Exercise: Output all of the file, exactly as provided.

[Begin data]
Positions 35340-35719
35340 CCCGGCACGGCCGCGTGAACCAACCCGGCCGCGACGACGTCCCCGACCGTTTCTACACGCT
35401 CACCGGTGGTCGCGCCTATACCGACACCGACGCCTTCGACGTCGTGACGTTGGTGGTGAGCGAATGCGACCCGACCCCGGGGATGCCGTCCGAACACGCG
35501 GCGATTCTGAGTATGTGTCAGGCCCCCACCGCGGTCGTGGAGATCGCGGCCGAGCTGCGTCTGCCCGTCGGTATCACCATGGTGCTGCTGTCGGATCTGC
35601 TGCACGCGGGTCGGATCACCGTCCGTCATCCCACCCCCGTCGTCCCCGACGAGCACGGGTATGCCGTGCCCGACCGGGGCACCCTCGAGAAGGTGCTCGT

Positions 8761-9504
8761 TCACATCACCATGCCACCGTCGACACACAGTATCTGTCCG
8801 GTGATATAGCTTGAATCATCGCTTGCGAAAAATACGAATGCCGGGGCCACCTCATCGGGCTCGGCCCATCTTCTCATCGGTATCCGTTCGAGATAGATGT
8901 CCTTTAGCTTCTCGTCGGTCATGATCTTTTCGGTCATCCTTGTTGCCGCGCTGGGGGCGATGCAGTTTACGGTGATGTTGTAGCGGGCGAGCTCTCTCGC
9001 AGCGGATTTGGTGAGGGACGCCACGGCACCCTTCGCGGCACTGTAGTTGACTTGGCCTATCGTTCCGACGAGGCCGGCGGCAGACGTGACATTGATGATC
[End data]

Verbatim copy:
Positions 35340-35719
35340 CCCGGCACGGCCGCGTGAACCAACCCGGCCGCGACGACGTCCCCGACCGTTTCTACACGCT
35401 CACCGGTGGTCGCGCCTATACCGACACCGACGCCTTCGACGTCGTGACGTTGGTGGTGAGCGAATGCGACCCGACCCCGGGGATGCCGTCCGAACACGCG
35501 GCGATTCTGAGTATGTGTCAGGCCCCCACCGCGGTCGTGGAGATCGCGGCCGAGCTGCGTCTGCCCGTCGGTATCACCATGGTGCTGCTGTCGGATCTGC
35601 TGCACGCGGGTCGGATCACCGTCCGTCATCCCACCCCCGTCGTCCCCGACGAGCACGGGTATGCCGTGCCCGACCGGGGCACCCTCGAGAAGGTGCTCGT

Positions 8761-9504
8761 TCACATCACCATGCCACCGTCGACACACAGTATCTGTCCG
8801 GTGATATAGCTTGAATCATCGCTTGCGAAAAATACGAATGCCGGGGCCACCTCATCGGGCTCGGCCCATCTTCTCATCGGTATCCGTTCGAGATAGATGT
8901 CCTTTAGCTTCTCGTCGGTCATGATCTTTTCGGTCATCCTTGTTGCCGCGCTGGGGGCGATGCAGTTTACGGTGATGTTGTAGCGGGCGAGCTCTCTCGC
9001 AGCGGATTTGGTGAGGGACGCCACGGCACCCTTCGCGGCACTGTAGTTGACTTGGCCTATCGTTCCGACGAGGCCGGCGGCAGACGTGACATTGATGATC